Getting Through Writing Anxiety

I am not a very self-confident person. I suffer from imposter syndrome and have forever. The more I do, the more I suffer. When I was merely a writer and mom, I worried that I was failing at both. When self-publishing became a Thing, I added formatting to my business repertoire and began to think that I stank at it—it was never perfect enough or professional-looking enough. When I began editing, I didn’t think I was qualified because I’ve always hated grammar—who was I to correct the grammar of other writers? When I started coaching, I questioned whether I was able to look at a manuscript critically enough.

And here I am today to tell you that you should believe in yourself. To tell you what you should do about your writing/editing anxiety.

That makes a whole lot of sense, doesn’t it?

Actually, it does because I am an expert at feeling as if I’m not good enough/not qualified enough. I know what you should do to get past these feelings and continue doing what you’re doing because that’s what I have done for my entire career.

I have told you about all the ways in which I think I shouldn’t be doing what I do, but look, I’m still doing it! I have shoved aside those fears and I continue to do all of the things I listed above: I still write and publish books, I still format for other authors, I still edit and I coach authors.

How do I do that, you ask?

Well, number one, I’m an extremely stubborn person. Tenacious is the nice way of putting it. Once I start doing something, it’s hard to get me to stop. That goes for a career and it goes for whatever it is I happen to be doing just before dinner. (Oh, wait, you want me to cook dinner? Then I’d better set multiple alarms to get me to stop working, because I’m just going to keep ongoing until my own stomach protests so loudly that I can no longer ignore it. Sigh… my poor children have gone hungry and had late dinners too many times to count.)

The second way I have continued my work is by doing what I have warned you not to do so many times – I’ve asked my family and friends for feedback. There is no better way of getting positive, affirming feedback than by asking for it from those who love you. It’s not going to be honest or non-biased. That’s not what we’re going for here. It’s completely biased. It’s your mom telling you that you’re the best writer (or whatever) ever. Why does she say this? Is it because you are? Maybe, maybe not. But she says it because she’s your mom. My father reads every single book I write and afterwards he always says the same thing: “It’s not the type of book I like to read, but I loved every word.” It always makes me laugh. And it always makes me feel good. Sometimes that’s all you need.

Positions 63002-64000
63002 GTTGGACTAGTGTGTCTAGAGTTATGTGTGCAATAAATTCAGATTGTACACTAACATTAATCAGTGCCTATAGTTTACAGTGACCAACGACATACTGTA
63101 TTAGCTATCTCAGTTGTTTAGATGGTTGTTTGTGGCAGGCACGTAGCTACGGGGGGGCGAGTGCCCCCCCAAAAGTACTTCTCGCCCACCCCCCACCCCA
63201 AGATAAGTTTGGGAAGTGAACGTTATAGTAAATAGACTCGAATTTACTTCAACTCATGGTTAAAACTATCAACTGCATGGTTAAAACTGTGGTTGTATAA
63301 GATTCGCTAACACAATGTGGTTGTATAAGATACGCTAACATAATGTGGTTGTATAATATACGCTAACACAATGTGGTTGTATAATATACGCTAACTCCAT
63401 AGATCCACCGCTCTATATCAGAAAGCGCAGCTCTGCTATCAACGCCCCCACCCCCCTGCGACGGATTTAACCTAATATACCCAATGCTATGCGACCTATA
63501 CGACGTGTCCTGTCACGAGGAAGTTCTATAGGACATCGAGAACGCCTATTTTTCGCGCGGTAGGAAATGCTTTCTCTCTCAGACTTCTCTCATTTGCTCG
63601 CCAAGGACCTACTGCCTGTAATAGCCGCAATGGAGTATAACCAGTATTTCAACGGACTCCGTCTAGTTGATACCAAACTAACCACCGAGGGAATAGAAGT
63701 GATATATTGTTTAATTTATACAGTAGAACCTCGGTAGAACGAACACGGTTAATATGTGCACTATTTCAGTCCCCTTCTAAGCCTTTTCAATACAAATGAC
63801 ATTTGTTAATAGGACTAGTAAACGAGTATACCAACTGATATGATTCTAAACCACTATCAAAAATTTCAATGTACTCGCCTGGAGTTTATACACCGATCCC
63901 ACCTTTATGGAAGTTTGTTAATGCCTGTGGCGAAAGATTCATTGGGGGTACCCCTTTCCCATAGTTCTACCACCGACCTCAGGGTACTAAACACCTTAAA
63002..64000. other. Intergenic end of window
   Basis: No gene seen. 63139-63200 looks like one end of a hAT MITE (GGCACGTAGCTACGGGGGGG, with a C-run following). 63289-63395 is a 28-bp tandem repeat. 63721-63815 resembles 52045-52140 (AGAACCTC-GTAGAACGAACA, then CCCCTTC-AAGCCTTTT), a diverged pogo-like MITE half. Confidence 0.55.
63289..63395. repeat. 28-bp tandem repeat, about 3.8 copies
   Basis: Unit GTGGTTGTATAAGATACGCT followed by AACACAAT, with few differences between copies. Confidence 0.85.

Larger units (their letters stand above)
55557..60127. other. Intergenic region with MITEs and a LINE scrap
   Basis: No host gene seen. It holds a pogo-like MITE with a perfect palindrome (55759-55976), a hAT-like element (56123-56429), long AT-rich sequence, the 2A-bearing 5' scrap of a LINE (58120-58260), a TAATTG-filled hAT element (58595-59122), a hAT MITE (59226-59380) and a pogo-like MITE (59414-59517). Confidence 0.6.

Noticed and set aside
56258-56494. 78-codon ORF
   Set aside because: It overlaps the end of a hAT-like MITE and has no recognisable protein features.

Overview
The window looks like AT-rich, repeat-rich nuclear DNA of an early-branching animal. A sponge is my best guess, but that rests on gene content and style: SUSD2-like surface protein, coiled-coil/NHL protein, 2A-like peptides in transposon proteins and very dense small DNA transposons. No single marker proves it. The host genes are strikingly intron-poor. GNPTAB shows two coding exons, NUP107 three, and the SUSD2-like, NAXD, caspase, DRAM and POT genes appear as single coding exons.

Another trick is to look at what you’ve written and read it as if was written by a stranger. It’s really hard to read your own work objectively, but try it. (It’s easier if you haven’t read that particular piece in a while.) Is it any good? Does it read smoothly? Do you find yourself skimming parts? I do this with everything I write. If I can forget that I am the author of the piece and just read it like I would any other book, I know that I’ve done well, that I’ve written something good. If I constantly have to stop because the writing’s not smooth or there are mistakes, then I know it needs more work. If I can get through reading it, but I’m not in love with it, I go back and try to figure out why and then rewrite those parts or rework my plot or my characters until I can read it and love it. If I love reading my own work, I can be pretty certain other people will too.

And finally, be kinder to yourself. Give yourself some slack. If you’ve been having a hard time in your personal life, it’s not surprising that you’d be having problems writing. Find the source of your stress and anxiety and see what you can do to alleviate it. And if you can’t do it alone, don’t hesitate to reach out to either a friend or a professional for help.

The most important thing is that you are happy—happy with your work, happy with your life. Feel good about yourself because what you do—what I do—is not easy and it’s entirely subjective whether it’s good or not. I can coach one author and not be able to help them; I can coach another and be told that they simply could not have written their book without my guidance. I need to have the self-confidence to keep going and know that I will write well, edit to the best of my ability, and coach people who I can help.

 

Merry
 

Meredith Bond is an award-winning author of a series of traditionally published Regency romances and indie-published paranormal romances. Known for her characters “who slip readily into one’s heart,” Meredith’s heart belongs to her husband and two children. Meredith’s second favorite pastime is teaching others to write.

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